There is a pride and devotion, unique within English football, that is to be found amongst Leeds fans; no other club could still inspire so much hatred in so many, having fallen so far, then anonymously shuffled around in the Championship en route to recovery. We remain English football’s black sheep, the reviled, whose lowly status seemingly does nothing to inspire any greater degree of ambivalence across the nation. Leeds United has always dealt with the haters with a trusty two fingered, two word response… We’re Leeds United, we don’t give a f***! But Leeds United at it’s very best has done so with a swagger, a cockiness and a sense of pride; that is what we need to get back.
To do that, is it time to build on what makes our club special? To draw a line in the sand, shake a fist at the rest of modern football with its goal music, clapper boards and disregard for history and tell them all we’ll be doing it our way? We’re the biggest single city club in England and just happen to be based in Yorkshire – if that shouldn’t imbue a streak of arrogance, I don’t what could.
It’s a mantle, a birthright that the club has inherited, something to stand it apart from the rest, something that should be exploited. The club already sits alone in the kitchen, knocking back pints at football family gatherings, like some exiled brother with a criminal record; the fans have always thrown it back in the faces of those prudish relatives by reaffirming their pride in our identity, those at the top should grasp the mettle, cherish and utilise this.
Let’s lose the home shirts that resemble a packet of Regal King Size, the beige abomination we sport on the road; they say a camel is a horse, designed by committee, the Leeds shirts more than anything prove that, football fashion gurus and marketing whizz kids combining to spawn Macron sponsored monsters. Let’s return to a purity of vision, an all-white home kit, all-yellow away from home and blue for the arbitrary third strip. Let’s make Leeds United instantly recognisable again.
In fact, let’s go further. Let’s reinstate the smiley badge, or the peacock, or even the Yorkshire rose; iconic images, indelibly connected with the club, as opposed to the soulless, corporate crest of today, an emblem wholly tainted by reckless excess then stifled ambitions. Bring back names on tracksuit tops, the sock tags, the team saluting the crowd before the kick-off as if in expectation that all present will genuflect in acknowledgement…all the things that once can set us apart, inspires that pride, that swagger and makes the rest seethe.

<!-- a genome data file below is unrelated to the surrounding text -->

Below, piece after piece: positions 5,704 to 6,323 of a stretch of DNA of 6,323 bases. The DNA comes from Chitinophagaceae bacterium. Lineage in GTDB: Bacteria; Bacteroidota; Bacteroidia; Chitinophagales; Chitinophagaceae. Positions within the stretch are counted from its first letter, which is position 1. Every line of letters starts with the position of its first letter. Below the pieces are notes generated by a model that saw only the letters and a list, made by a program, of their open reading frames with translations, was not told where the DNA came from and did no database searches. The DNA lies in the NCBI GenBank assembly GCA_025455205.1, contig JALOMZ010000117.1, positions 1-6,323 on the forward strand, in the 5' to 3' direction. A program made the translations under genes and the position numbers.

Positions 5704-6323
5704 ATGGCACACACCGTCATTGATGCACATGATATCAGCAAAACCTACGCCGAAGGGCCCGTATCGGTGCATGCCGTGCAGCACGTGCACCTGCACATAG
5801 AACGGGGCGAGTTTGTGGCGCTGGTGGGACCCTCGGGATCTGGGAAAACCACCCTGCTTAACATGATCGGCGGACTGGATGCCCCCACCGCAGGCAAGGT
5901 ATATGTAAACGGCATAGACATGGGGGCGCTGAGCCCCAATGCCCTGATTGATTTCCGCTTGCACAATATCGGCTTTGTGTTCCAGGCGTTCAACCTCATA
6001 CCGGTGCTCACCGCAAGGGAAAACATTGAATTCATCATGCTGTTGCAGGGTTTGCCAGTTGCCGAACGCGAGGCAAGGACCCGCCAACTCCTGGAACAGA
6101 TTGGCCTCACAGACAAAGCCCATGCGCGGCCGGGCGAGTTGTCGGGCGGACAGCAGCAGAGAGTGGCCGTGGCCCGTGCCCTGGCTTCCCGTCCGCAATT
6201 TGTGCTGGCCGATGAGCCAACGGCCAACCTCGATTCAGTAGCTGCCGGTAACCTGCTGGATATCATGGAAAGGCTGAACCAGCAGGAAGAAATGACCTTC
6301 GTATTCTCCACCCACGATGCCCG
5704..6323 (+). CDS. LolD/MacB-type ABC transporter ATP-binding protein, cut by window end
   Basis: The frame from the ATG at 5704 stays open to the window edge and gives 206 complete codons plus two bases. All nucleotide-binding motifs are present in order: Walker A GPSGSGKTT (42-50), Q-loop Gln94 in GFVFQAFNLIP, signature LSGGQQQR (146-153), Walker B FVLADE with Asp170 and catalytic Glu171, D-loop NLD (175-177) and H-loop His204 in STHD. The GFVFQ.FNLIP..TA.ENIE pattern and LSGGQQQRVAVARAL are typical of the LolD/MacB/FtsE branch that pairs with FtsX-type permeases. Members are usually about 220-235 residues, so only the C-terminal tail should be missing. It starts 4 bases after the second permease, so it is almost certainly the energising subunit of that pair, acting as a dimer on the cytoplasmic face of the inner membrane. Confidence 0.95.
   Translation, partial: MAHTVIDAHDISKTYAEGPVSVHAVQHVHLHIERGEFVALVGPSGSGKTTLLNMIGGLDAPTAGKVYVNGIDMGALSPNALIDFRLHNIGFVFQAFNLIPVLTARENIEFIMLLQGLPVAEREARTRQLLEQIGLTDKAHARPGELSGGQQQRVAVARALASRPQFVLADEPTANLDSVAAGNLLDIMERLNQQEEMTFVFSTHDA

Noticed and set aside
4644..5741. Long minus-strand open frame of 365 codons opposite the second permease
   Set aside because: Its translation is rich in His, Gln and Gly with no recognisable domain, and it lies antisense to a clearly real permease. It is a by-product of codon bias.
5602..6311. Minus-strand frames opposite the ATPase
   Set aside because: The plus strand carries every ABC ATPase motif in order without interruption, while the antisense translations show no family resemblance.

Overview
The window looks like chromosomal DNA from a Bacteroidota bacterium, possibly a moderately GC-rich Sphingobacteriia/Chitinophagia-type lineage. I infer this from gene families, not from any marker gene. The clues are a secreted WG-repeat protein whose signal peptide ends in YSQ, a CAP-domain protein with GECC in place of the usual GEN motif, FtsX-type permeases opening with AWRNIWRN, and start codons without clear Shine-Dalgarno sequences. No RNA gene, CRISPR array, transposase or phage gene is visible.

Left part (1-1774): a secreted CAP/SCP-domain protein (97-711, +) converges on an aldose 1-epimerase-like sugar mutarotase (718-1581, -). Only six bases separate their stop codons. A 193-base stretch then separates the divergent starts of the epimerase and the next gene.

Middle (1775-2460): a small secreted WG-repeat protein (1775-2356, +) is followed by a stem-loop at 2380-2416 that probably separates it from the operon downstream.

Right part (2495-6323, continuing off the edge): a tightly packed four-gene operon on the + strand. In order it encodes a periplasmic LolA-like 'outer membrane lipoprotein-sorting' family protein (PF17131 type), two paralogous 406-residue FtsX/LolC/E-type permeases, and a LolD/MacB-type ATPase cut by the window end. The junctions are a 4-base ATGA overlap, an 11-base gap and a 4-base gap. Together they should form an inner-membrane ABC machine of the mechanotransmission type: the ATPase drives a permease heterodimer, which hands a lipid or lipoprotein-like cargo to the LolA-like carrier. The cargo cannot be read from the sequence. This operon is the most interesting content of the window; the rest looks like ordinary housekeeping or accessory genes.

Let’s make this football club as unique and self-reverential as it can be, even more special to its own supporters; in taking this stand, by cherishing and enriching it’s identity, by defiantly standing apart from others, it may not win any friends among opposing fans, but will doubtless win the begrudging admiration of many who despair the way the modern game is going.
Let’s be the no-conformists, the club that doesn’t play ball, the institution that cherishes its tradition and identity as much as its supporters; let’s be the club for the outsiders, the one that offers a different philosophy, a fresh perspective rooted in heritage. Let’s stand for something!
Even allowing for a return to the top flight, Leeds cannot hope to compete in a global market with the Premier League’s leading lights for many, many years, based on success and superstars. So maybe trading on a fiercely strong and proud identity could prove to be our best option?